Icewine: A Winter Classic

When the weather gets cold and the snow starts to fall, there’s nothing better than the sweet, luscious indulgence that is Canadian Icewine.

What is Icewine?

Known as Canada’s liquid gold, Icewine is mainly produced in Ontario’s Niagara Peninsula and British Columbia’s Okanagan Valley. Icewine is made from pressing the juice of frozen grapes. Generally, the grapes used for these wines have higher amounts of residual sugars to begin with. Vidal and Riesling are common grape choices. Freezing concentrates the sugars and flavours within the fruit. When they’re pressed, the frozen grapes expel a sweet, viscous nectar.

The production of Icewine is heavily monitored for quality by regulatory authorities; in this case, the Vintners Quality Alliance (VQA). All BC and Ontario Icewine should bear the label VQA. This is the consumer’s assurance that the product has undergone the requisite tests and audits to ensure quality control.

By law, wines carrying the Icewine label must be made from grapes that have frozen on the vine at temperatures of -8°C or lower. No additional sugars may be added – the sweetness must come naturally from the grapes themselves and the concentration of sugars during the freeze. The grapes also must be pressed while still frozen. It’s because of this requirement that the harvest often takes place under the moonlight, when the temperatures aren’t likely to warm up above the required -8°C.

Why is Icewine so expensive?

Icewine production is risky business. It involves leaving the grapes on the vine long after the normal harvest has taken place. Instead of using these those grapes in the production of still wine, they were left hanging on the vine well into the winter. Doing this leaves the grapes more susceptible to destruction from harsh weather and the hungry mouths of birds and animals.

There’s also much less of it. As the grapes freeze, they shrink, drastically reducing yields. An average-sized bottle of Icewine contains 375 mL. Producing these small bottles takes between three and four kilograms of grapes. If the grapes hadn’t been frozen and you were making table wine, that same three to four kilograms could produce more than six times as much liquid. 

If you love the flavors of Icewine and aren’t looking to break the bank, look for Late Harvest wines. Late Harvest wines are also made in a sweet style. They’re made from grapes that are allowed to hang on the vines much longer than normal, but aren’t necessarily frozen. Instead, they may have taken on their sweet, raisinated quality from dehydrating on the vine.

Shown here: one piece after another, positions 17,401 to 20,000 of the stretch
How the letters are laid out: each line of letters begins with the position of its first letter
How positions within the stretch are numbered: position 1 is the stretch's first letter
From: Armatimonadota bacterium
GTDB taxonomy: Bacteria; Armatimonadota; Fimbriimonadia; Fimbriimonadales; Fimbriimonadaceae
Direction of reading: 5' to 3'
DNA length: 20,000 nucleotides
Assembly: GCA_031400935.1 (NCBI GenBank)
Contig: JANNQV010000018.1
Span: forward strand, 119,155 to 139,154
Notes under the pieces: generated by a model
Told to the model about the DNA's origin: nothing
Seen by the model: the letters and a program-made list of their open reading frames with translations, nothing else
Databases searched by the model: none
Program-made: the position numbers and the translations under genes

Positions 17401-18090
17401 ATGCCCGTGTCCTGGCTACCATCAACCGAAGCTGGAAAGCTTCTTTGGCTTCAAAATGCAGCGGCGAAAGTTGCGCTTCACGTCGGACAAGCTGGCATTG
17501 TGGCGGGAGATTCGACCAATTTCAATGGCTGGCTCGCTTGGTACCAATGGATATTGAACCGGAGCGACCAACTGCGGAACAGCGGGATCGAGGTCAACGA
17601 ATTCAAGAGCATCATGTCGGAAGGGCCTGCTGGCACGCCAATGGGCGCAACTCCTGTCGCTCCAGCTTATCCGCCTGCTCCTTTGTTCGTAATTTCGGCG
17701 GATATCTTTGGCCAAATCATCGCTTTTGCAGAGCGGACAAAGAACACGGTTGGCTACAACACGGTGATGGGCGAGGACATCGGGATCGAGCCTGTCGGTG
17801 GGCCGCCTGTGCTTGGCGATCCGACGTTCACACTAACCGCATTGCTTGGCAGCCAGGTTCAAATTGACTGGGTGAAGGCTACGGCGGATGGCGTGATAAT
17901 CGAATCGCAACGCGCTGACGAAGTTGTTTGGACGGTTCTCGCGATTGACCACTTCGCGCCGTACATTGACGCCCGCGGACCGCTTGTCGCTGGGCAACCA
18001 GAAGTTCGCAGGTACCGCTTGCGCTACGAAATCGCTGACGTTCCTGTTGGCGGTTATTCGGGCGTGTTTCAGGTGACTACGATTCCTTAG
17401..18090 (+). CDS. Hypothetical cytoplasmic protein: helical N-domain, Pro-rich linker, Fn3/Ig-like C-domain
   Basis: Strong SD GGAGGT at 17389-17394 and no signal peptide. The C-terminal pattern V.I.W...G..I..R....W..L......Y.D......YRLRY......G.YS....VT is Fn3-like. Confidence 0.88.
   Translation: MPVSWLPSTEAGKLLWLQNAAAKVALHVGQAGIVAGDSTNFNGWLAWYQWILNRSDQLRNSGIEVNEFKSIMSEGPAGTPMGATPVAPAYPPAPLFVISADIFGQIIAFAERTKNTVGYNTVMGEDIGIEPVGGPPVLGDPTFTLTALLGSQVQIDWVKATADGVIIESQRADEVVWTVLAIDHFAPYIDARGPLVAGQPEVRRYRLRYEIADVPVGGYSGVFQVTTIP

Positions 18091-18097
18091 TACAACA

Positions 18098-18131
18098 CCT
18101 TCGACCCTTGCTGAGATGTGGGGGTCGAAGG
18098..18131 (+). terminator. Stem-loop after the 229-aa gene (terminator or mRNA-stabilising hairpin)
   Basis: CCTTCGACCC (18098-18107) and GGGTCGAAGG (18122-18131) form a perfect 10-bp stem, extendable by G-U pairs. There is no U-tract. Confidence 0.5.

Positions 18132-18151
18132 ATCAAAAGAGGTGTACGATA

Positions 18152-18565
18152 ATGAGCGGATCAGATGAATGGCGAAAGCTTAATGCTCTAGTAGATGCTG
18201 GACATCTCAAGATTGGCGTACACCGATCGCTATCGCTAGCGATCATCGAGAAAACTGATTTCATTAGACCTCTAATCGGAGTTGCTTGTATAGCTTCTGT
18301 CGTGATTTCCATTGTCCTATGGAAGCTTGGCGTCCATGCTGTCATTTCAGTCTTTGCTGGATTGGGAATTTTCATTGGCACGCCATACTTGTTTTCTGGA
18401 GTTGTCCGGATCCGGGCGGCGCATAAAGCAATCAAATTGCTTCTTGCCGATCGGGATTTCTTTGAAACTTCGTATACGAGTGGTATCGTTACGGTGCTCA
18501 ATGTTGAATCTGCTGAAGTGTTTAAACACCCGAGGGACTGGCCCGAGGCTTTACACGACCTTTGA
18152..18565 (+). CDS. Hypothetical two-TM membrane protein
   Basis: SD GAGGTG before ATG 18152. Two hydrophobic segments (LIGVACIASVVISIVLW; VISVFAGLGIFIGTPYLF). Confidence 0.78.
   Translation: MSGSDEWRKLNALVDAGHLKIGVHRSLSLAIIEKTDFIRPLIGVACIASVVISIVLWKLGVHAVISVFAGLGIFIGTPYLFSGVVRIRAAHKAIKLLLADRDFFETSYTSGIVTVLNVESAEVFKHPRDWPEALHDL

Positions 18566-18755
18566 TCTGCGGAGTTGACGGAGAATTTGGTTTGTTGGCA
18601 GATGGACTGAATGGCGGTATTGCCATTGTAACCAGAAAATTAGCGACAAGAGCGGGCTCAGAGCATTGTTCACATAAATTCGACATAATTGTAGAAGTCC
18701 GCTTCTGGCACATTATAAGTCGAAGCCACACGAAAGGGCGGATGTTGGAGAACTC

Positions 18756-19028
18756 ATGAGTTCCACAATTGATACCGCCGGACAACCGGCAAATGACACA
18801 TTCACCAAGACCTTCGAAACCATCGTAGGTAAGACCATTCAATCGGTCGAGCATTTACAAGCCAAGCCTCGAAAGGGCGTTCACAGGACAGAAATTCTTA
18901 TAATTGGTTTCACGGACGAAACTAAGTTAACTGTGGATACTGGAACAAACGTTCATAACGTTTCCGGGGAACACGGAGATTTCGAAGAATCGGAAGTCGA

Be wary of wines labelled ‘Iced Wine” or “Icebox Wine.” These names usually indicate a wine made from grapes that were artificially frozen. While they certainly aren’t bad wines, they lack the complexity that comes from Icewine grapes’ multiple freeze-thaw cycles.

What does it taste like?

The best Icewines are perfectly balanced. They are viscous and have a honeyed sweetness touched with tropical fruits. The sweetness should be held up by a backbone of rich acidity. The sweetness should never be cloying.

What should I pair it with?

Icewine is a dessert wine, so you can either pair it with your dessert or use it as your dessert. The general rules of food and wine pairing dictate that your sweet wine be sweeter than your dessert. Owing to the acidity present in Icewines, they make a perfect pairing for rich foods like foie gras, pâté, and blue cheeses.

Icewine is versatile

Decadent, sweet, and generally low in alcohol, Icewine makes a great addition to cocktails and other beverages. Add an ounce of Icewine to Champagne or Prosecco or mix it with vodka and add a garnish of frozen grapes to create an Icewine martini.

The Last Word on Icewine

If you’re new to Icewine, you can’t go wrong with picking up a bottle from either Ganton & Larsen Prospect Winery, Henry of Pelham, Inniskillin Estates, or Peller Estates. These wineries have products readily available in virtually every market.

Photo provided courtesy of Kristy Lee.

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